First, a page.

She continues the joy and adventure of her writing journey as a member of ACFW (American Christian Fiction Writers) and LCW (Louisville Christian Writers). Lisa’s books are clean and wholesome, inspirational, romantic, and family oriented.  She gives a generous portion of the proceeds to missions.  

Discover more about this author at where you’ll find the links to purchase more of her books, free recipes, devotionals, author video interviews, book trailers, giveaways, blog posts, and much more, including an invitation to sign up for her free newsletter.

Links to Connect with Lisa:

Facebook, Twitter,

Amazon Author Page,


(Lisa’s Facebook Reader & Friends group.)


A Not So Convenient Marriage is a Selah Awards Finalist!

by Sandra Merville Hart

I’m thrilled to announce that A Not So Convenient Marriage, Book 1 in my Second Chances series, is a Selah Awards Finalist for Historical Romance!

There are some stories that must be told. This book was one of them for me.

What reviewers are saying:

“I loved, loved, loved the book and Rose will be one of my all-time favorite heroines forever!”

“The depth of emotion is off the charts!”

“I couldn’t put the book down and read it in one day!”

“This historical work of Christian fiction drew me in and caused me to want this family to come together. With strands of forgiveness, mercy, and generosity, the author weaved together a memorable and moving book.”

“WOW, this book is amazing and has really touched my life!”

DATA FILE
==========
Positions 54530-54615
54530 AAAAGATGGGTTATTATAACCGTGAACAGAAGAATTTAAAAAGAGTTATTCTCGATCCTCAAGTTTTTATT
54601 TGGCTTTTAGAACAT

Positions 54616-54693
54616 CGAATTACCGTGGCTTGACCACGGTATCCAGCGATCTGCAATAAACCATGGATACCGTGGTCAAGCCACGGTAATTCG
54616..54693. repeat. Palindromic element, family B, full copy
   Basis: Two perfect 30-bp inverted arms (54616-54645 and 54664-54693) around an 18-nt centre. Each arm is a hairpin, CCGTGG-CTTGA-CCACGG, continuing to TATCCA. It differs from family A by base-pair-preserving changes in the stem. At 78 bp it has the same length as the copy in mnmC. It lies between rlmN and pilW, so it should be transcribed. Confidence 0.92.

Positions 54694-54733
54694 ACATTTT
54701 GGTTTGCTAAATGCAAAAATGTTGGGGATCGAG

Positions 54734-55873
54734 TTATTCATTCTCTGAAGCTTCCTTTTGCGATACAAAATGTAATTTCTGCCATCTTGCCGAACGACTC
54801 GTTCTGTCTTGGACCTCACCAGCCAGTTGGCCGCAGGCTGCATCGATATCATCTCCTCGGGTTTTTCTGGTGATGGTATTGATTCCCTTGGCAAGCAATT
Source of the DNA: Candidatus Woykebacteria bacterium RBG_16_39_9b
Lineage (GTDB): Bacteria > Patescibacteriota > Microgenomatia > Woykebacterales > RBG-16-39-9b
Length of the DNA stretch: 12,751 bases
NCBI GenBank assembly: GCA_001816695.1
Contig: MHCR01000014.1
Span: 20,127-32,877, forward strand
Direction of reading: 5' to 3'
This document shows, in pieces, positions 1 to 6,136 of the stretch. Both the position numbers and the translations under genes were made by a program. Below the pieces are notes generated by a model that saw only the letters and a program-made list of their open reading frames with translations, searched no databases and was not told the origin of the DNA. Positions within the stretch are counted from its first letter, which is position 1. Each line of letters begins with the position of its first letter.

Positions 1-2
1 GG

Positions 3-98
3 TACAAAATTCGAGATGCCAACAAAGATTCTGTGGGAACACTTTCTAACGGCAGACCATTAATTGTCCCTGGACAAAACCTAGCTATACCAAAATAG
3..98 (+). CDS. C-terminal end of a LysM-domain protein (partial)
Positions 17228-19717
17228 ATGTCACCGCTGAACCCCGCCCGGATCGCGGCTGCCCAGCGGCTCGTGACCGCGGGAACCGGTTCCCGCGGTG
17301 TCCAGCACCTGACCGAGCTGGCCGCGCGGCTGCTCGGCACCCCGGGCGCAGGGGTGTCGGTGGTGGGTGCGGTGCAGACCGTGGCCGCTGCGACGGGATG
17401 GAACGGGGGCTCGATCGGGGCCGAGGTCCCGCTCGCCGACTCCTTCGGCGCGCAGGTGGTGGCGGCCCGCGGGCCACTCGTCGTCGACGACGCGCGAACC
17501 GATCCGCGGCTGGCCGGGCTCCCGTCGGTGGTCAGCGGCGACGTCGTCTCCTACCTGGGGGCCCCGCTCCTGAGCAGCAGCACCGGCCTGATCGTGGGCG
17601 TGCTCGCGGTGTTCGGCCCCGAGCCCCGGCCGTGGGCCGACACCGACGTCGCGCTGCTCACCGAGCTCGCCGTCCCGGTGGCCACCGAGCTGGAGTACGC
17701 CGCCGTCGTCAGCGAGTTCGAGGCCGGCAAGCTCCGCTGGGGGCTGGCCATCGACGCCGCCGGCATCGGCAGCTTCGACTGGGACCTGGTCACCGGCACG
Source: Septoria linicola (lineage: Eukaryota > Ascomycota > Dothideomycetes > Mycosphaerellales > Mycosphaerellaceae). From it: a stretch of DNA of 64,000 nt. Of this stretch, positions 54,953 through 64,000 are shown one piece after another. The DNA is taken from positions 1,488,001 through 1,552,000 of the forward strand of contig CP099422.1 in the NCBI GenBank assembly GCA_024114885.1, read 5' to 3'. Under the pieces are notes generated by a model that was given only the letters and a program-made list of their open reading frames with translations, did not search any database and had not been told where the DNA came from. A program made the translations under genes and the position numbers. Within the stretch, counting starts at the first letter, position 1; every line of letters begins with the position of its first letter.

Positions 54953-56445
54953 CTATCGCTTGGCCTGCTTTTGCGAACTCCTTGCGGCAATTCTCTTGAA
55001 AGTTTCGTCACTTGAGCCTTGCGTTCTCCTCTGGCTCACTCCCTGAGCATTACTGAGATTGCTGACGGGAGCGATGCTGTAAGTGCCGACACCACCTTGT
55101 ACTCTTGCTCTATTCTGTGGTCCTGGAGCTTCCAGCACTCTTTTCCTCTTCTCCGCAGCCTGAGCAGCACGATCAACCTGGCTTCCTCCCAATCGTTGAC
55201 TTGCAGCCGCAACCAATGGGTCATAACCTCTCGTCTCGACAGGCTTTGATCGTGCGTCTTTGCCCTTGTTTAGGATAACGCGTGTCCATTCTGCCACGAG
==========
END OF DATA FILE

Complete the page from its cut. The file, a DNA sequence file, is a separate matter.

A Not So Convenient Marriage is mainly set in three Ohio locations—Hamilton, Harrison, and Bradford—in 1877.

Here’s a bit about the book:

A spinster teacher…a grieving widower…a marriage of convenience and a second chance with the man she’s always loved.

When Samuel Walker proposes a marriage of convenience to Rose Hatfield so soon after the death of his wife, she knows he doesn’t love her. She’s loved him since their school days. Those long-suppressed feelings spring to life as she marries him. She must sell her childhood home, quit her teaching job, and move to a new city.

Marrying Rose is harder than Samuel expected, especially with the shadow of his deceased wife everywhere in his life. And he has two young children to consider. Peter and Emma need a mother’s love, but they also need to hold close the memories of their real mother as they grieve her loss.

Life as Samuel’s wife is nothing like Rose hoped, and even the townspeople, who loved his first wife, make Rose feel like an outsider. The work of the farm draws the two of them closer, giving hope that they might one day become a happy family. Until the dream shatters, and the life Rose craves tumbles down around them. Only God can put these pieces back together, but the outcome may not look anything like she planned.